Grab Your Favorite EVOO, Rinse, Repeat

"Oil pulling" believers credit the practice of swishing oil with a range of benefits, from whiter teeth to increased energy and healthier skin.
Jan. 27, 2015 12:46 UTC
Erin Haggerty

The health ben­e­fits of eat­ing extra vir­gin olive oil are well known, but a grow­ing num­ber of peo­ple are also find­ing gains to their well-being by spit­ting it out.

Oil pulling comes from Ayurveda, an ancient Indian sys­tem of med­i­cine that empha­sizes bal­ance, har­mony and inter­con­nect­ed­ness and good health is defined as a state of bal­ance between mind, body, soul and senses — not just the absence of symp­toms. By extract­ing bac­te­ria, tox­ins and fungi from the mouth before they have a chance to inte­grate into the body, the prac­tice of oil pulling helps the body main­tain bal­ance.

Oil pulling believ­ers credit the prac­tice of reg­u­larly swish­ing oil around in your mouth with a range of ben­e­fits from whiter teeth to increased energy and health­ier skin. In the ancient Ayurvedic text, the Charaka Samhita, oil pulling is even cred­ited with heal­ing dis­eases like dia­betes and asthma.

Kate O’Donnell

Oil pulling can be incred­i­bly ben­e­fi­cial,” says Boston-based Ayurvedic health prac­ti­tioner Kate O’Donnell. But it is par­tic­u­larly impor­tant to choose your oil care­fully, Look for organic, cold pressed oils,” she says.

After just two weeks you could see whiter teeth, though O’Donnell encour­ages at least a three-month reg­u­lar prac­tice for sig­nif­i­cant health changes. You’re light­en­ing the load on the immune sys­tem. All the rest of the body will come into bal­ance when the immune sys­tem is in bal­ance,” says O’Donnell.

O’Donnell had her first expe­ri­ences with Ayurveda in India when she was study­ing Ashtanga yoga with the late K. Patthabi Jois.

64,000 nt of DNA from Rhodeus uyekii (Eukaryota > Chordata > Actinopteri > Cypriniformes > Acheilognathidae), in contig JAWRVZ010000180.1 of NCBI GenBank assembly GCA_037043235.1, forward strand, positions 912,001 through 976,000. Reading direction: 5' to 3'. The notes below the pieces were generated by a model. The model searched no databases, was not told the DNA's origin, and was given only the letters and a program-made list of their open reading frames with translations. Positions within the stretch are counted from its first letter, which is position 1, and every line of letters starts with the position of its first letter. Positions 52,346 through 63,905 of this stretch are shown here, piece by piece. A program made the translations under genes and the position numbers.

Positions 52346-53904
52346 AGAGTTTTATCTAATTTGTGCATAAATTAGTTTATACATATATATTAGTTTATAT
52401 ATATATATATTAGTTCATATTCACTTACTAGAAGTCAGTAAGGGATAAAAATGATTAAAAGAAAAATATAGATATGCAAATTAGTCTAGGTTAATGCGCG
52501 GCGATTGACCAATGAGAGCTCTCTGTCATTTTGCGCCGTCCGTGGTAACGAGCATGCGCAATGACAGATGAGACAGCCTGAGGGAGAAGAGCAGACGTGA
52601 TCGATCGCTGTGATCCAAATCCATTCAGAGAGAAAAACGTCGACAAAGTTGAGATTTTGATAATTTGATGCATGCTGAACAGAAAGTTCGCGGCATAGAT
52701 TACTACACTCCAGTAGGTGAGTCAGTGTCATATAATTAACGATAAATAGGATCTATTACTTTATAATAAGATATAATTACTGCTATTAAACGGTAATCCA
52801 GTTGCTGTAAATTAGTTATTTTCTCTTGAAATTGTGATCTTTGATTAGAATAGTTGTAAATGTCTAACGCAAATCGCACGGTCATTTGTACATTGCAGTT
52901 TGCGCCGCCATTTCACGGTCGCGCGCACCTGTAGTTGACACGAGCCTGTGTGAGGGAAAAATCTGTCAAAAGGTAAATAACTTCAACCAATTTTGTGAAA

While deal­ing with diges­tive health issues as a result of par­a­sites, Patthabi Jois referred O’Donnell to a fam­ily doc­tor who prac­ticed Ayurveda.

He pre­scribed an intense month-long detox pro­gram which included oil pulling. The whole thing just made a lot of sense to me,” says O’Donnell. I learned so much while heal­ing myself, so I just kept study­ing.” She now teaches Ashtanga Yoga in the Boston area and does Ayurveda con­sul­ta­tions. Her cook­book, The Everyday Ayurveda Cookbook is due out in November.

Heaping up to two table­spoons of olive oil into your mouth and then mov­ing it around for twenty min­utes might feel strange at first. For those who have a hard time get­ting past the ini­tial yuck-fac­tor’, O’Donnell sug­gests start­ing with a shorter prac­tice by start­ing with 5 min­utes and build­ing up to twenty min­utes. After more than twenty min­utes, the tox­ins could reab­sorb into the body, O’Donnell says.

Because it is detox­i­fy­ing, some peo­ple feel fatigued, nau­seous and expe­ri­ence headaches on their first few pulls but these symp­toms indi­cate that the prac­tice is work­ing. This can be espe­cially true for some­one whose body is over­loaded with excesses. If they’re in a bad way, start­ing with five min­utes of oil pulling is just fine,” says O’Donnell.

To give it a try, stock up on your favorite high-qual­ity olive oil, set aside 5 – 20 min­utes where you don’t have to talk to any­one and get swish­ing.

Oil Pulling:

Put 1 – 2 table­spoons olive oil (high qual­ity extra vir­gin, prefer­ably organic) in your mouth and swish for 20 min­utes.

Be care­ful not to swal­low: that oil is full of the tox­ins you are try­ing to expel.

When you’re done, spit the oil into a trash­can, not the sink or toi­let where the oil might solid­ify and cre­ate a block­age.


Related Articles